The IS in Us – What We Learn About Ourselves from Terroristic Communication Strategies
Eine Veranstaltung der re:publica
A multilingual corporate-publishing magazine, a web series intended to provide insight into everyday life in one to two-minute segments, and numerous recruiting videos accompanied by music. In addition, an extensive network of sympathisers on almost all popular social networks, numerous platforms of their own, and perhaps soon their own TV station. There’s little in the arsenal of modern business communications that the Islamic State’s propaganda machine hasn’t been able to make use of.
For this purpose, the IS has built up a powerful media organisation called the Al Hayat Media Centre, which primarily produces content intended to be spread virally across the Internet. Stylistically, the IS media developers draw from popular films and video games. In distributing their content, they take advantage of the enormous vibrancy and reach of social networks. With this strategy, the IS bypasses the traditional gatekeepers and speaks directly to its public.
Vice magazine is one of a number of media institutions that can be viewed as a stylistic model for these IS activities. Vice offers its predominantly young audience on the Web a multimedia mix of everyday activities, entertainment, and provocative content. It’s exactly this youth culture that the brains behind the IS propaganda have in mind. But while Vice celebrates the liberal Western lifestyle and its pursuit of self-realisation, the IS targets its message precisely to those who can’t or don’t want to participate in this milieu.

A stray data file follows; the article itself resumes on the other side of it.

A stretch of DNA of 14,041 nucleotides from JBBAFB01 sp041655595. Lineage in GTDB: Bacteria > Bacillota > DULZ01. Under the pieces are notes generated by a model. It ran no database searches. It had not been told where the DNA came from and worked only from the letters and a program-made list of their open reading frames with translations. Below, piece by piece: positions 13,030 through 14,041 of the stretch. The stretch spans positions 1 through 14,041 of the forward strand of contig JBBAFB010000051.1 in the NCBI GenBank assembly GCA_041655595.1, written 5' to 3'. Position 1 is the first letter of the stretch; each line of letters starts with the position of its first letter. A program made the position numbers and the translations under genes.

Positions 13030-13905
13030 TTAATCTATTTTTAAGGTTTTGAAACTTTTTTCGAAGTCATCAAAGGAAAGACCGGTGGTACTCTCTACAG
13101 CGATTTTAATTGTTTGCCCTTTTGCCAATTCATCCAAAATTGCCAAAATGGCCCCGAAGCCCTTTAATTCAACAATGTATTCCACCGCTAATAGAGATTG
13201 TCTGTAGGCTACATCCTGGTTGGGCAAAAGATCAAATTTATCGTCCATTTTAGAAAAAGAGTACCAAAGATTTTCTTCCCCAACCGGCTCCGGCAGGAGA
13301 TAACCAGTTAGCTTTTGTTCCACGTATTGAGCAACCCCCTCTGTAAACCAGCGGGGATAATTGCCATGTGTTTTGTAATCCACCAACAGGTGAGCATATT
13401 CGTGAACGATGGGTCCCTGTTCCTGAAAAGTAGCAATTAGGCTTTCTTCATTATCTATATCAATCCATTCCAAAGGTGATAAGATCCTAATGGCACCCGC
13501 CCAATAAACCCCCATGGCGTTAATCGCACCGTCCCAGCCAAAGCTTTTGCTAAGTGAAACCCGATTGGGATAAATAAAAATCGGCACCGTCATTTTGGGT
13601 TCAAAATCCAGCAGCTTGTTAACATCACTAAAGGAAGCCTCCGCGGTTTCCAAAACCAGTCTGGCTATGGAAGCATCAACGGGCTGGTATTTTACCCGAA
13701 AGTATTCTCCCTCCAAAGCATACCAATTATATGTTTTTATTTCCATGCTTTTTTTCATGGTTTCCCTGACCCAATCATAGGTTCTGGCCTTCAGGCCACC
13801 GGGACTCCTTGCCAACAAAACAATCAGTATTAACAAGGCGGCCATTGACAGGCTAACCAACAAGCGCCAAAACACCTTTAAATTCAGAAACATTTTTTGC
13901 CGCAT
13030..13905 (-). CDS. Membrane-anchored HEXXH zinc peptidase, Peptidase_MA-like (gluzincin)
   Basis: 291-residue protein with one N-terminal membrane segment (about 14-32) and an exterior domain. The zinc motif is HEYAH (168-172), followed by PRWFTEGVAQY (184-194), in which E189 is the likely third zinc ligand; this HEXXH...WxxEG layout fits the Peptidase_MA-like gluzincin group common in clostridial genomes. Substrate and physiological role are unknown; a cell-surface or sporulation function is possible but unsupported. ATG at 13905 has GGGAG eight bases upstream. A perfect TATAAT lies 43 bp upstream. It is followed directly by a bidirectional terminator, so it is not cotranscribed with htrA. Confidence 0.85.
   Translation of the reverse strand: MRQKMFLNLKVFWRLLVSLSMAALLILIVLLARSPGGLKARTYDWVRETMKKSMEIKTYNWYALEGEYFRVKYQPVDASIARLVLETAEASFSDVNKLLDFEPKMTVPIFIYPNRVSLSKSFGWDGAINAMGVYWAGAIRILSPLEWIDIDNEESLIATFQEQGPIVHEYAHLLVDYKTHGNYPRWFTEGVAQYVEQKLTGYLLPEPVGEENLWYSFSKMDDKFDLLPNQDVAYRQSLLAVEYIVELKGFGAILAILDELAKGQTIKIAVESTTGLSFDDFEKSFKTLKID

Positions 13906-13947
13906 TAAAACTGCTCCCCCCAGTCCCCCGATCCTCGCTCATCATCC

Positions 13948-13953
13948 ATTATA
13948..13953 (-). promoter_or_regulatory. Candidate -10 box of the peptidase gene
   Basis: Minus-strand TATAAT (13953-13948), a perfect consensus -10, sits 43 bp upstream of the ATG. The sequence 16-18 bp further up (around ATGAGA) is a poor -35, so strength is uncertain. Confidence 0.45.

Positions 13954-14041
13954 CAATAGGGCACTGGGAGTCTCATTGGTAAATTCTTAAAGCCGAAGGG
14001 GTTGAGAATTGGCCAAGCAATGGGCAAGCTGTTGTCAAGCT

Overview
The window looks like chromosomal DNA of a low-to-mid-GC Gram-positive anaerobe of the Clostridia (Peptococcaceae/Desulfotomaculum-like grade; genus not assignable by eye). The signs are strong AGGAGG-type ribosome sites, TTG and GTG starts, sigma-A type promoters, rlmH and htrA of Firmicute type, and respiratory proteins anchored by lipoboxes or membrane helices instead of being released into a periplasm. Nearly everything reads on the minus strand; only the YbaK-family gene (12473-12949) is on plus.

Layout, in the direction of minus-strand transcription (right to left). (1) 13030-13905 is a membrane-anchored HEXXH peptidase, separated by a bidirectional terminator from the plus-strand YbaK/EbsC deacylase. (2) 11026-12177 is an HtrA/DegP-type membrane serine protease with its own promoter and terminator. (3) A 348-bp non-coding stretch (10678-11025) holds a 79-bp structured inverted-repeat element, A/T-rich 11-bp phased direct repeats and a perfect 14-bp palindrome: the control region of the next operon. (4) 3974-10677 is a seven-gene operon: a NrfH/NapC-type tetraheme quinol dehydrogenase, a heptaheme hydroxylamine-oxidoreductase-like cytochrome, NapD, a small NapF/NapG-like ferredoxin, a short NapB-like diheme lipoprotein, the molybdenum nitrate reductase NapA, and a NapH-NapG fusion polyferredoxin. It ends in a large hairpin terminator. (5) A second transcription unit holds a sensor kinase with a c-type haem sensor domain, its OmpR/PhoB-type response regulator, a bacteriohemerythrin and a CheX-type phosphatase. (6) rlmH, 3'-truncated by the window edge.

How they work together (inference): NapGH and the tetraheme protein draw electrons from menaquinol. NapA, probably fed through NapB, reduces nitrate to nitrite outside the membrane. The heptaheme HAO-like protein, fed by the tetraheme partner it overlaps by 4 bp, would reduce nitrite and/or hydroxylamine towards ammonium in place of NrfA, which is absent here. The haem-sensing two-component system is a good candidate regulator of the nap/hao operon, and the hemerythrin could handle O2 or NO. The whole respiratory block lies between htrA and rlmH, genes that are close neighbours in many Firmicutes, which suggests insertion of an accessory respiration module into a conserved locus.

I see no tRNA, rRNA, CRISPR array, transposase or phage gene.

We examine the traces of IS propaganda online, analyse the composition and organisation of its content – and occasionally realise how frighteningly similar it is to the media world we know and love.
Thomas Wiegold, Head Blogger, Augen geradeaus!